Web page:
A girl named Rose is riding her new bike near her home in Deadwood, South Dakota, when she falls through the earth. She wakes up at the bottom of a square hole, its walls glowing with intricate carvings. But the firemen who come to save her peer down upon something even stranger: a little girl in the palm of a giant metal hand.
Seventeen years later, the mystery of the bizarre artifact remains unsolved—its origins, architects, and purpose unknown. Its carbon dating defies belief; military reports are redacted; theories are floated, then rejected.
But some can never stop searching for answers.
Rose Franklin is now a highly trained physicist leading a top secret team to crack the hand’s code. And along with her colleagues, she is being interviewed by a nameless interrogator whose power and purview are as enigmatic as the provenance of the relic. What’s clear is that Rose and her compatriots are on the edge of unraveling history’s most perplexing discovery—and figuring out what it portends for humanity. But once the pieces of the puzzle are in place, will the result prove to be an instrument of lasting peace or a weapon of mass destruction?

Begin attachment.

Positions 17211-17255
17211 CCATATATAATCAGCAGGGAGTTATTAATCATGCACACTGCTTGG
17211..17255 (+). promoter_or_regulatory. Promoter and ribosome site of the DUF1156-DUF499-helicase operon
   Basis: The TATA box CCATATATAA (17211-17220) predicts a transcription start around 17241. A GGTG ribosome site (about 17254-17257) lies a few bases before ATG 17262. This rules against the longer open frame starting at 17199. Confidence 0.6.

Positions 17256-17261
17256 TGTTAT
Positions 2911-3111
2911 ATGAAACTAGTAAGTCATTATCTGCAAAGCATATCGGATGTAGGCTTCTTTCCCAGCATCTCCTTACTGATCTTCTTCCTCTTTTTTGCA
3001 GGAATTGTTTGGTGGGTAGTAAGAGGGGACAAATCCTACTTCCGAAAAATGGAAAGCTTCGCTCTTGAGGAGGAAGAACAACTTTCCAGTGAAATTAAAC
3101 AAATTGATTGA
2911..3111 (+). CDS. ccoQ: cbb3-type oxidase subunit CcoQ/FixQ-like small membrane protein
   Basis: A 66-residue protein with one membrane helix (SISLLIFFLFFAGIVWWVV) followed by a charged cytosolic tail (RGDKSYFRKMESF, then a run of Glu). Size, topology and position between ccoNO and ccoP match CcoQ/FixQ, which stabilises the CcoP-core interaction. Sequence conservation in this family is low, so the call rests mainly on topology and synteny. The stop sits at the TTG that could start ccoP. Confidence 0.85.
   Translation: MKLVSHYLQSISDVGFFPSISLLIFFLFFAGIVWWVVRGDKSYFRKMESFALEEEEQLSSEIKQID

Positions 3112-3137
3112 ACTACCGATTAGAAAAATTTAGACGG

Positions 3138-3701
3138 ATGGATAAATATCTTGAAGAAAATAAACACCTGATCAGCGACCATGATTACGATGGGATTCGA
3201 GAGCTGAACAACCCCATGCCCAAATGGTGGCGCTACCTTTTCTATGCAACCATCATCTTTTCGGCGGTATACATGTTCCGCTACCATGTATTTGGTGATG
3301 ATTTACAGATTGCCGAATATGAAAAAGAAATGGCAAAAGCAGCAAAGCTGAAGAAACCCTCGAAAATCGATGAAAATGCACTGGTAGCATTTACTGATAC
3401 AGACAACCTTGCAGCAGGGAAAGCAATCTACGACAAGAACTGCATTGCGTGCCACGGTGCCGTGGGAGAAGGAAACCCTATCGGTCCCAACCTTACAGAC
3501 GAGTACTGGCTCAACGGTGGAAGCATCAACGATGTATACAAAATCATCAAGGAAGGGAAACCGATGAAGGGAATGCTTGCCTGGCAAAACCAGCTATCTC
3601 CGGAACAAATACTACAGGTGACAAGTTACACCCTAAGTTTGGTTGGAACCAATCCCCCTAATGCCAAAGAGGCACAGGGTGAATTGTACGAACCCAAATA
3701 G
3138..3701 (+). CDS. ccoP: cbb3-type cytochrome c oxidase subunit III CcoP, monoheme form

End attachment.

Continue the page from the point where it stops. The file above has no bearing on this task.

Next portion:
An inventive debut in the tradition of World War Z and The Martian, told in interviews, journal entries, transcripts, and news articles, Sleeping Giants is a thriller fueled by a quest for truth—and a fight for control of earthshaking power.

I think this is one of those books I have a hard time reviewing. I got the book from the library, saw the format and went to look for an audiobook. Despite the fact that it took me a very long time to finish the audiobook, I was absolutely right in picking it up. The audiobook, was amazing. If you like audiobooks with multiple narratives and a story that listens and feels like an old radio show, this was fantastic for that. I thought the actors in this audiobook did a great job with it and I was never really bored.